For many years, mural art was closely associated with the classes that held religious and/or economic power. In the 1920s Mexican muralism emerged, headed by the painters Diego Rivera, José Clemente Orozco, and David Alfaro Siqueiros. Muralism became based on the idea of freeing paintings from the boundaries imposed by museums, and releasing them into open space while at the same time highlighting their revolutionary significance. This art movement symbolically achieved validity in 1938, when Leon Trotsky said, “Do you want to know what revolutionary art is? Discover Rivera’s murals.”
Muralism has developed into a global form of art that depicts revolution and opposition. Examples of this expression include the murals that stretched across the Berlin Wall from its construction in 1961 until its collapse, the murals created in Portugal during the 1974 Carnation Revolution, the murals on the Apartheid Wall in Palestine, and, finally, those murals on the walls of towns and cities where the Syrian revolution blazes.
Muralism is not a Syrian conception, but this widespread art form is undeniably an essential element of the Syrian revolution.
The Boundary Between Seriousness And Fun
Sets a boundary between seriousness and fun through its lens.
One Day, We Will Become What We Want To Be
The image reproduced on this wall is taken from “The Tree of Dreams”, a painting by Brazilian artist Paulo Zerbato.
Paulo Zerbato is a Brazilian artist born in 1971, his style is mostly symbolic and surreal. Most of his paintings are published online after being digitally adjusted.
The Revolution 2013
Love In Time Of War
We Offer Our Flowers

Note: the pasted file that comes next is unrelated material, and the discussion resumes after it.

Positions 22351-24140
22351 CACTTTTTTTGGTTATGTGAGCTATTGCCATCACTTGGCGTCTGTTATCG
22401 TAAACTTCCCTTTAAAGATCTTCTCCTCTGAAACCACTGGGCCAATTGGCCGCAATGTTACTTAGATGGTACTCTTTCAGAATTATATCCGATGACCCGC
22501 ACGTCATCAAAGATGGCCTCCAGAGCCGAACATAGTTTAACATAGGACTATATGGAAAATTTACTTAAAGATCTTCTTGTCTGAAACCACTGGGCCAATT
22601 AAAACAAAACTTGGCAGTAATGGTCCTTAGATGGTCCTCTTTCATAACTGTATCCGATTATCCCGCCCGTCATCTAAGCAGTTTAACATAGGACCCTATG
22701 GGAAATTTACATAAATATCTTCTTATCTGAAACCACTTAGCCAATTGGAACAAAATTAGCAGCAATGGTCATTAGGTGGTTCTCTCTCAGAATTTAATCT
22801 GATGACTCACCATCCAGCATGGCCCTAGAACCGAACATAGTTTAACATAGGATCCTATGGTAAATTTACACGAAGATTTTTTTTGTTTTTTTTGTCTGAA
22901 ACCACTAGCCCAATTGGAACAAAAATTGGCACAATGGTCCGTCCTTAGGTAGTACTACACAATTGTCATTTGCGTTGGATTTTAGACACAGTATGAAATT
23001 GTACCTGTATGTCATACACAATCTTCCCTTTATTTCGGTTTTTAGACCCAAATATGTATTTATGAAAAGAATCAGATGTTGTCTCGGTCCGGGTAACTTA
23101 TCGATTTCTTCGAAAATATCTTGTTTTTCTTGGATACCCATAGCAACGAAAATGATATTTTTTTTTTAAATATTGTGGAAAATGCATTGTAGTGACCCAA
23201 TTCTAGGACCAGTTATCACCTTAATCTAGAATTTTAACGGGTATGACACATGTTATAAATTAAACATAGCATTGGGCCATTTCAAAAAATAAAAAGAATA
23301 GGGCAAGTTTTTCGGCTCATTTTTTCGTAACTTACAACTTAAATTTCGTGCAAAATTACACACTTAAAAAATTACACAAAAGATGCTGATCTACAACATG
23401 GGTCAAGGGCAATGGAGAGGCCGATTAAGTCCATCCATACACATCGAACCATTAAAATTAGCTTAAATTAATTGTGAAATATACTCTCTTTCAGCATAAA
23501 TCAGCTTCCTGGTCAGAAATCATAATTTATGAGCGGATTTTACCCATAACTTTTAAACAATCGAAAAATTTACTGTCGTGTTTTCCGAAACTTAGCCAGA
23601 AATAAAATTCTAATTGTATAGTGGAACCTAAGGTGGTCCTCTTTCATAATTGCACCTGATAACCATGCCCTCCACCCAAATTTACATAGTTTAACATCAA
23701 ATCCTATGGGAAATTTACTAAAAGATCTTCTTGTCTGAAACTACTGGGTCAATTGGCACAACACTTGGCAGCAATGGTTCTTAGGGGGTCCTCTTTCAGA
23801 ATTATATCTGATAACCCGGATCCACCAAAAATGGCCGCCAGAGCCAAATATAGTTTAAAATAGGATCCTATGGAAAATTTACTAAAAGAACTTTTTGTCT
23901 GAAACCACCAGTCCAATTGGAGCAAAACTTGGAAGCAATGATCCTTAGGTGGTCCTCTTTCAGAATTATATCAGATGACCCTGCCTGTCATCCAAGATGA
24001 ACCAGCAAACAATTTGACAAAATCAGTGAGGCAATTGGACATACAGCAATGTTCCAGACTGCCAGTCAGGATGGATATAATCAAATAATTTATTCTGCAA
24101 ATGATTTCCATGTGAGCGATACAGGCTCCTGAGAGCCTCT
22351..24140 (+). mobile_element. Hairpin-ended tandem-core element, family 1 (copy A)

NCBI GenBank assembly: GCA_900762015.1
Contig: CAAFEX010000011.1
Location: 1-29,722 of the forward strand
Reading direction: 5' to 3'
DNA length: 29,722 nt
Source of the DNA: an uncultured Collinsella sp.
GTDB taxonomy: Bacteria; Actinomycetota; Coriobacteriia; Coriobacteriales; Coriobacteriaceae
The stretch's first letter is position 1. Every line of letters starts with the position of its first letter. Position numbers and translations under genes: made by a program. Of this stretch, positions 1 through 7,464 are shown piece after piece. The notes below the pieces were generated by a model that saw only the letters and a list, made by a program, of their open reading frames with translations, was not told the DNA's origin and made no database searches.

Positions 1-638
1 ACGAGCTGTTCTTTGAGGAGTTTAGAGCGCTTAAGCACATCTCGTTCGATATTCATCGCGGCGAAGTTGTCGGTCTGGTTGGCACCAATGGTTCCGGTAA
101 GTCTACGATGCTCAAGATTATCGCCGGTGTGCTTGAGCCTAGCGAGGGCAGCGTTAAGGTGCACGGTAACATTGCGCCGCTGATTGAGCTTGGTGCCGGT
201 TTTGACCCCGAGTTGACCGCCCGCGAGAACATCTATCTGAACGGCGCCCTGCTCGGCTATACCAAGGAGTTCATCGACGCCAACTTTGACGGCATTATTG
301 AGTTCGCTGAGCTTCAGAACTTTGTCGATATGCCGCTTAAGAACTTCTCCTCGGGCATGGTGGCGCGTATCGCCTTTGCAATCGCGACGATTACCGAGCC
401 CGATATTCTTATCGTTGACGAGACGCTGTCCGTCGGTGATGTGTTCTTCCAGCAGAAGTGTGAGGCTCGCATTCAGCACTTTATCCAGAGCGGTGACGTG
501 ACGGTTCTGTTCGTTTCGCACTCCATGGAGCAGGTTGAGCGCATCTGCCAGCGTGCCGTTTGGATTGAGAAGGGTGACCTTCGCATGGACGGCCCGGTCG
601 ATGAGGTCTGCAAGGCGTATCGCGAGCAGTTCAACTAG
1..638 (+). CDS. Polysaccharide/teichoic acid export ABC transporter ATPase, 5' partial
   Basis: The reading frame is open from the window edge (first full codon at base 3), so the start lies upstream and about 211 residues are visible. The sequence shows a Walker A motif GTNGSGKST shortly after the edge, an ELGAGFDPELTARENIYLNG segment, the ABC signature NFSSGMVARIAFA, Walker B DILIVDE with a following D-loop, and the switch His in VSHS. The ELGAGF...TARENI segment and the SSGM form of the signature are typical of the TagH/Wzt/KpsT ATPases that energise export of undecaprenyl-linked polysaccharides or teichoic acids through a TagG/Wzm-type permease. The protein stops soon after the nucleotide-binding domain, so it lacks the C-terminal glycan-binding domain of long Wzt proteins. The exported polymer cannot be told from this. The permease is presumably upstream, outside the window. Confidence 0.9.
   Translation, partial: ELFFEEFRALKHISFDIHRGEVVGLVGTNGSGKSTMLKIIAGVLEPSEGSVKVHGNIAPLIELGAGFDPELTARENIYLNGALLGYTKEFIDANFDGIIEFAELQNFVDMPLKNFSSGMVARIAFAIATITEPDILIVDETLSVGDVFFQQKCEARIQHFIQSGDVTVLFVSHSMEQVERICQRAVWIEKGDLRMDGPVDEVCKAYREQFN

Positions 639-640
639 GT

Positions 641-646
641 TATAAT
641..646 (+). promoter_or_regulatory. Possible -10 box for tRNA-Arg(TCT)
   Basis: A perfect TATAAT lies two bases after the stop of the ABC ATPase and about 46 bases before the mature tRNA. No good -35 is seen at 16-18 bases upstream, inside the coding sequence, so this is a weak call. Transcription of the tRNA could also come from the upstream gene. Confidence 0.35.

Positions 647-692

To those who irrigated them with their blood. #Darayya
From Oslo To The Children Of Palestine, Gaza, Syria, Yarmouk Camp and Iraq
By Anas Salameh.
This work, painted on the walls of Saraqib, is taken from a caricature by Palestinian cartoonist Hani Abbas.
Done by a group of activists in Maadamiyat Al Sham during the “Bloodless Death” campaign, in commemoration of the chemical massacre’s first anniversary.
On the dawn of this day, a year ago, at 5:00 AM, while most of Al-Maadamiya residents were sleeping and the rest were praying in the mosques, bombing sounds of rockets loaded with chemicals awakened every sleeper. They woke up to those explosions then realized that the criminal Bashar had hit them with chemical weapons. Some of them didn’t hear the news, they just felt the poisonous gases infiltrating their bodies to haunt them and drive out their souls. A state of confusion and panic struck the people and hospitals mobilized in the besieged Al-Maadamiya and Darayya, to save as much of the injured as they can. A year ago, more than eighty people were treacherously murdered in Al-Maadmiya alone. They passed away, leaving to their successors the right of revenge.
Syrian Revolution Coordinators Union.
Protest Square – Al-Khalidiyah, Homs.
The mural drawing by Azza Abo Rebieh.
Design by Yara Al Najem.
We fly to a dream sky, with hope that has never known atrophy.
We sip our patience with a dash of color and character.
We were stripped of our body yet our hearts are still chanting for freedom and resilience.
Our hearts were not and will never be deserted.
The Mother’s Embrace
This is the state thousands of Syrian children are in, those who seek the embrace of the mothers they’ve lost.
Homs Misses Its Children